Thoughts on politics and life from a liberal perspective

Saturday, 21 March 2009

What will replace newspapers?

I have read some articles and blog posts in the last few days that have got me thinking about newspapers and their future.

When I was growing up, they were really the only written source of daily information available (apart from the very short entries on teletext). If you wanted to find out what was happening and weren't near a TV, you bought a paper.

The world today is very different. There are a plethora of online sources that I can go to in order to get my information about what is happening in the world. I have an RSS aggregator split into a number of different topics of interest to me (news, political blogs, TV & culture stuff etc.). Inevitably some of these are from newspapers but in actual fact, the majority of these feeds are from non-news sources. I have also recently got into twitter and so now I can see what people I follow are up to any time they feel like telling me along with links to things they have found interesting or amusing as well.

This article by Johann Hari in The Independent this week strikes me as whistling in the wind from someone who is clearly hoping that the former dominance of newspapers will return. He points out that without an active journalism, countries are at risk of slipping into authoritarianism and corruption. I agree with this. However where his argument falls down in my view is that as far as he is concerned, the old media companies and structures should be propped up by government. He has an idea for an 18 birthday present given to each person by the government of a year long subscription to a newspaper.

There is no attempt here to engage with the fundamental reality of the situation. The structures of the press are a solution to a problem that no longer exists. 30 years ago it was very difficult to disseminate information to the mass public. Now it is very easy. Lots of people do it every day from their homes, effectively for free. I am doing it now. OK, perhaps the small number of readers I currently have would not count as a mass readership but the potential is there and there are many bloggers (e.g. Iain Dale, Guido Fawkes, Mike Smithson and Ben Goldacre to name but a few) who have many thousands of readers every day, many of whom would never have been employed by the mainstream media.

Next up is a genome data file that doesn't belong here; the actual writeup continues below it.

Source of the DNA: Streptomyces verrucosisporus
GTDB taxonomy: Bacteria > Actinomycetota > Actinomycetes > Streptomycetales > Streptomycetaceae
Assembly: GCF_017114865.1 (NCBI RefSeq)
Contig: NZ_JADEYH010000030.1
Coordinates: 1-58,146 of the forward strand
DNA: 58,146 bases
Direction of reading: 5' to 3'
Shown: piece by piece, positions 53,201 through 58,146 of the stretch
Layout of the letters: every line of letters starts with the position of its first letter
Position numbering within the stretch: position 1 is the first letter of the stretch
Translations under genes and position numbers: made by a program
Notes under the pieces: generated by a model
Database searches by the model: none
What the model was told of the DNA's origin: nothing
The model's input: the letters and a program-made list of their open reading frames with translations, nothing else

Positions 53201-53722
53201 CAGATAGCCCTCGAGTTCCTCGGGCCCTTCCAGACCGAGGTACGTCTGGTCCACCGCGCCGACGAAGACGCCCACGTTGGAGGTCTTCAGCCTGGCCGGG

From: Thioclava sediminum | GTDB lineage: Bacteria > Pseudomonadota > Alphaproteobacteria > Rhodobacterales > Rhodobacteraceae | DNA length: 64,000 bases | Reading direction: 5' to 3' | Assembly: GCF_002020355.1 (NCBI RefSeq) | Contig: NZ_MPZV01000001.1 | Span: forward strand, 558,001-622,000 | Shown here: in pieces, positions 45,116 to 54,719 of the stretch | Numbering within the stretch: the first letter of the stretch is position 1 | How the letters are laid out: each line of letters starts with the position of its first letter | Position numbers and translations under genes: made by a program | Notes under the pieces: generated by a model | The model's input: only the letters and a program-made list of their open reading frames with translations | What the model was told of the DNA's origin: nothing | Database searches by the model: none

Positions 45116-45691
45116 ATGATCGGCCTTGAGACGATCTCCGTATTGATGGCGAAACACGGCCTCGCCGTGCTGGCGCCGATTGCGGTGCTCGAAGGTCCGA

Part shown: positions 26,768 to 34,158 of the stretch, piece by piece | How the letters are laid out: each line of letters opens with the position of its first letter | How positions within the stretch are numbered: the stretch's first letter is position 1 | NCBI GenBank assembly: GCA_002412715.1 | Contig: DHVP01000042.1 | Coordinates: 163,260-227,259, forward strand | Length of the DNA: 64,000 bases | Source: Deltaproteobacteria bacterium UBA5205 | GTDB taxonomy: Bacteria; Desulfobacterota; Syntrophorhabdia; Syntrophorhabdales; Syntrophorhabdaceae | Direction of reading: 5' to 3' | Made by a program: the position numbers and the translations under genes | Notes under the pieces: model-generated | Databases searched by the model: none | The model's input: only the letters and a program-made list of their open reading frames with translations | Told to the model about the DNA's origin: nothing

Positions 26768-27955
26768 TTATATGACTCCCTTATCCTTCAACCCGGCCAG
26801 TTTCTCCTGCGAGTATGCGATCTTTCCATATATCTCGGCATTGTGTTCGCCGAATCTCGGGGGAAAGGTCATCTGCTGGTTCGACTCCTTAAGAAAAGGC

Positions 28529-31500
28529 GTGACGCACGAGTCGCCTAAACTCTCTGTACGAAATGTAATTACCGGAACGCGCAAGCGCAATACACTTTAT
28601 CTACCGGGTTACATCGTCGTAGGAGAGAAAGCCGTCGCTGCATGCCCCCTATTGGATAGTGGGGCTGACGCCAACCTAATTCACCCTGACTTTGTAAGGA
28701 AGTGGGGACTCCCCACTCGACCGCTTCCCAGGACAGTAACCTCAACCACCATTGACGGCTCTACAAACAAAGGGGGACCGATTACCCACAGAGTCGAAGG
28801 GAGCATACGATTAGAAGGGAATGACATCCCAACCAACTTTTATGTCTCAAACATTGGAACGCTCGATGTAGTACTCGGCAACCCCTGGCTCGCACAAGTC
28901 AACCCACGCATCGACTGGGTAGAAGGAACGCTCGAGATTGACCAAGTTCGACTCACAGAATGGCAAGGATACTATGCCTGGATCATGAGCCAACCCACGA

So if the old structures are no longer relevant, what will happen? To be honest I do not know. There is an interesting article by Clay Shirky here which goes into much more detail about this problem and he also does not know what the solution is. He thinks that by increment, ideas will be tested and slowly through trial and error a brave new informational world will be reached. I suspect he is correct and we cannot currently know where we will end up. To assume however like Hari does that without the media being structured exactly as it is now will lead to authoritarian and corrupt governments is to assume that the media should be preserved in aspic and nothing different and/or better could ever emerge to take its place. This is nonsense. Hari is younger than me (I am 34) and surely people of his generation should be embracing the opportunities that the digital age brings.

Finally, the latest post on Bad Science today just illustrates the inherent problems with the press as it is currently constituted that Hari is so desperate to protect. It seems that yet again, journalists from many newspapers have twisted the findings of some research into the efficacy of prostate cancer screening. There has been no attempt to deal with the nuances that this area requires (screening can have a negative impact and is not a panacea) and a study that showed screening caused no improvement has been ignored. It appears that the journalists used the same source for their information and have all claimed it cuts deaths by 20%. You can read the full analysis of why this is wrong in via the link above but my point is that the press often gets these things terribly wrong (look at the MMR scandal for example). Why should this crumbling structure be protected from its probable fate?

Perhaps the future will be millions of ordinary people reporting news from their locales and their views on wider issues, with it all being aggregated and the biggest stories floating to the top through some sort of intelligent filtering system. Maybe newspapers can find a way to remain economic online through subscriptions or advertising. As I said, I don't what the future will look like but in all probability it will be so different from anything I or anyone else can think of right now that it is not really worth me speculating. I for one am embracing the changes and hope to be a part of whatever structure eventually takes the place that the press has held unchallenged for so long.

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